Has been described as a Certain Timber Castle (Motte), and also as a Certain Masonry Castle
There are masonry footings remains
|Alternative Names||castellum Walingafordense; Walingef'; Walingeforde
Medieval motte and bailey castle, built circa 1067-71, slighted 1652. excavations in the bailey revealed a mid C12 bank and ditch and C17 wall. The excavations also indicated that the castle defences were extended in circa 1275. Medieval pottery was found. Large and important early motte castle built in corner of Saxon burgh. Used throughout the medieval period and besieged in both the Anarchy and the Civil War. Impressive earthworks remain but only fragments remain of the shell keep, curtain wall and interior buildings. The motte is 60 m. round and 13.2 m. high without a ditch.
The extensive and evocative earthworks of Wallingford Castle occupy much of the north-east quarter of the town. The Castle Meadows enable you to explore a complex array of banks, ditches and other features relating to late Saxon, medieval, post-medieval and early modern works and landscaping.
While the foundation of Wallingford castle is not documented specifically, it can be assumed with a reasonable level of certainty that the first castle was constructed in the immediate wake of the Norman Conquest, possibly as early as 1067. The likely context for this building operation was William the Conqueror’s systematic programme of castle-building within the major pre-Conquest urban centres of southern England, designed to suppress populations and seize control of the apparatus of royal government across the shires. The existence of a castle at Wallingford is first documented positively in 1071 when Abbot Aldred of Abingdon was imprisoned there as the result of probable complicity in the rebellion of Edwin and Morcar. The castle was subjected to a series of sieges from 1139-53, when it acted as one of the main power bases of forces loyal to the Empress Matilda
This succession of military actions led to construction of a number of siege castles (or ‘counter castles’) designed to blockade Wallingford and its garrison, although the precise numbers and locations of these short-term fortifications have been the subject of debate. Following the disturbances of the Anarchy, the castle passed to Henry II; it was repaired and strengthened in the last quarter of the twelfth century, and extensive construction work, including renovations to the ditches of both castle and town is recorded in the reign of John. The castle, honour and town were bestowed on Richard, Earl of Cornwall in 1231, and subsequently passed to his son, Edmund, before reverting to the Crown in 1300; the castle was again the subject of occasional royal investment before its general dilapidation in the late Tudor period, and was systematically demolished in 1652 following a Civil War siege.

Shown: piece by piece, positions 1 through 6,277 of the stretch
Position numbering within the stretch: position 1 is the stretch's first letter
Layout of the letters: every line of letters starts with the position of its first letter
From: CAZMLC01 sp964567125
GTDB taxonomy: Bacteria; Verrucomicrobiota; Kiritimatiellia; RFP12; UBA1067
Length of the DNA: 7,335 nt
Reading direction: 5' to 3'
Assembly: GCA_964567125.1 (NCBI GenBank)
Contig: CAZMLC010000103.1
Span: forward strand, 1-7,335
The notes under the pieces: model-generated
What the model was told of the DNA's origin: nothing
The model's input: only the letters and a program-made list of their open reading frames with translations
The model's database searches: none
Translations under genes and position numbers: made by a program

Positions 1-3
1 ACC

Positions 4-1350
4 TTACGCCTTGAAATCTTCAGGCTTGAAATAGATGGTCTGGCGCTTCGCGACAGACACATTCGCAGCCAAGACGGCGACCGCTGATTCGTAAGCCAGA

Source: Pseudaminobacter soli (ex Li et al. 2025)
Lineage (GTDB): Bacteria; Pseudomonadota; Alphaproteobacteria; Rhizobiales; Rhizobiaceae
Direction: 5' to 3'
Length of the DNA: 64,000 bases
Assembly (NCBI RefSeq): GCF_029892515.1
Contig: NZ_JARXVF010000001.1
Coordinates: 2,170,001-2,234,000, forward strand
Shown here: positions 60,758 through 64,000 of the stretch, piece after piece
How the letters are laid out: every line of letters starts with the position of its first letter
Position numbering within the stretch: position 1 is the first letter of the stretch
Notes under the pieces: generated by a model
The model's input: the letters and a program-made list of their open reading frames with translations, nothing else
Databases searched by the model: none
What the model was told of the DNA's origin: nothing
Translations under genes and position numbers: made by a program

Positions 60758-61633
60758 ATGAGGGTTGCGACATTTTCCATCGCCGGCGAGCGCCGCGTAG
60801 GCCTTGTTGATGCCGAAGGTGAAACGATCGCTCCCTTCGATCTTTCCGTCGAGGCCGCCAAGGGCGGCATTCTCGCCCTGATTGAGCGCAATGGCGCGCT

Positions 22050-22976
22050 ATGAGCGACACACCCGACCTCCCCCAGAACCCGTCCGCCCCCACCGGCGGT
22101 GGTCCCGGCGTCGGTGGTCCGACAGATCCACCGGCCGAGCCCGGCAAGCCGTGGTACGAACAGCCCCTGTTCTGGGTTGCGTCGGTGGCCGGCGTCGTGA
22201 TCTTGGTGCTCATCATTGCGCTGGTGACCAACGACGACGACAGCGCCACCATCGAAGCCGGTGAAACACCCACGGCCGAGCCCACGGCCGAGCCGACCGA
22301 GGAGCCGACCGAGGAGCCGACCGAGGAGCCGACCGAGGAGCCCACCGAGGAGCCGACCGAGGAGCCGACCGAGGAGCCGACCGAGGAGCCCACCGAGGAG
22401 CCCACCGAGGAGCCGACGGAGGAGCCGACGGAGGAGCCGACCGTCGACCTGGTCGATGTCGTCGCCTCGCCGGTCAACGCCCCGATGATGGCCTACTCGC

Given the enormous potential of Wallingford’s topography and archaeology to illuminate the Saxo-Norman transition, the evidence of Domesday Book is especially relevant. The separate Domesday entry for Wallingford heads the entries for the rest of the shire, indicating a flourishing town with a Saturday market and mint, and also affords a tantalising glimpse of how the new Norman presence represented by the castle impacted on the town. In 1066 the royal borough contained 276 houses (hagae) on eight virgates of land; by 1086 eight of these properties had been destroyed to make way for the castle. This figure seems minimal in comparison to other urban centres into which castles had been inserted, such as Cambridge (where 27 dwellings were destroyed because of the castle) or Lincoln (166), and the reasons why less than 3% of properties were displaced at Wallingford remain open to speculation. Explanations include the likelihood that the original castle took up a far smaller area than the earthworks of the motte and inner bailey suggest, or perhaps more likely, that it was imposed upon a zone where settlement was undeveloped or had contracted. A further possibility is that part of the early castle occupied an area lying beyond the custom-paying boundaries of the borough, as at Stamford, where the Norman castle lay within a royal estate, and the number of properties displaced at Domesday (five) was similarly low. Possible evidence of high-status antecedent occupation on the site of Wallingford castle is provided by the reference in Domesday that Miles Crispin, the Norman lord of Wallingford and probable castellan of the castle, held the land, previously in the hands of Edward the Confessor, ‘where the housecarls lived’. (University of Leicester School of Archaeology and Ancient History Website)
Excavations in the bailey revealed that a mid C12 bank and ditch and later C17 wall constituted the main defensive earthworks. A C12 cob building was also found, preserved to a height of 1.8m, various internal features including wall plaster and door jambs impressions survived. (Carr)
Wallingford featured prominently in the wars between Stephen and Matilda, and had become a royal possession before 1173. It was strongly refortified in 1215-6, and in 1220 the old hall was replaced by a new one. Used as a prison from the 1430s. (HKW)
This site is a scheduled monument protected by law
This is a Grade 1 listed building protected by law
Historic England Scheduled Monument Number
Historic England Listed Building number(s)
Images Of England
Historic England (PastScape) Defra or Monument number(s)
County Historic Environment Record
|OS Map Grid Reference||SU609897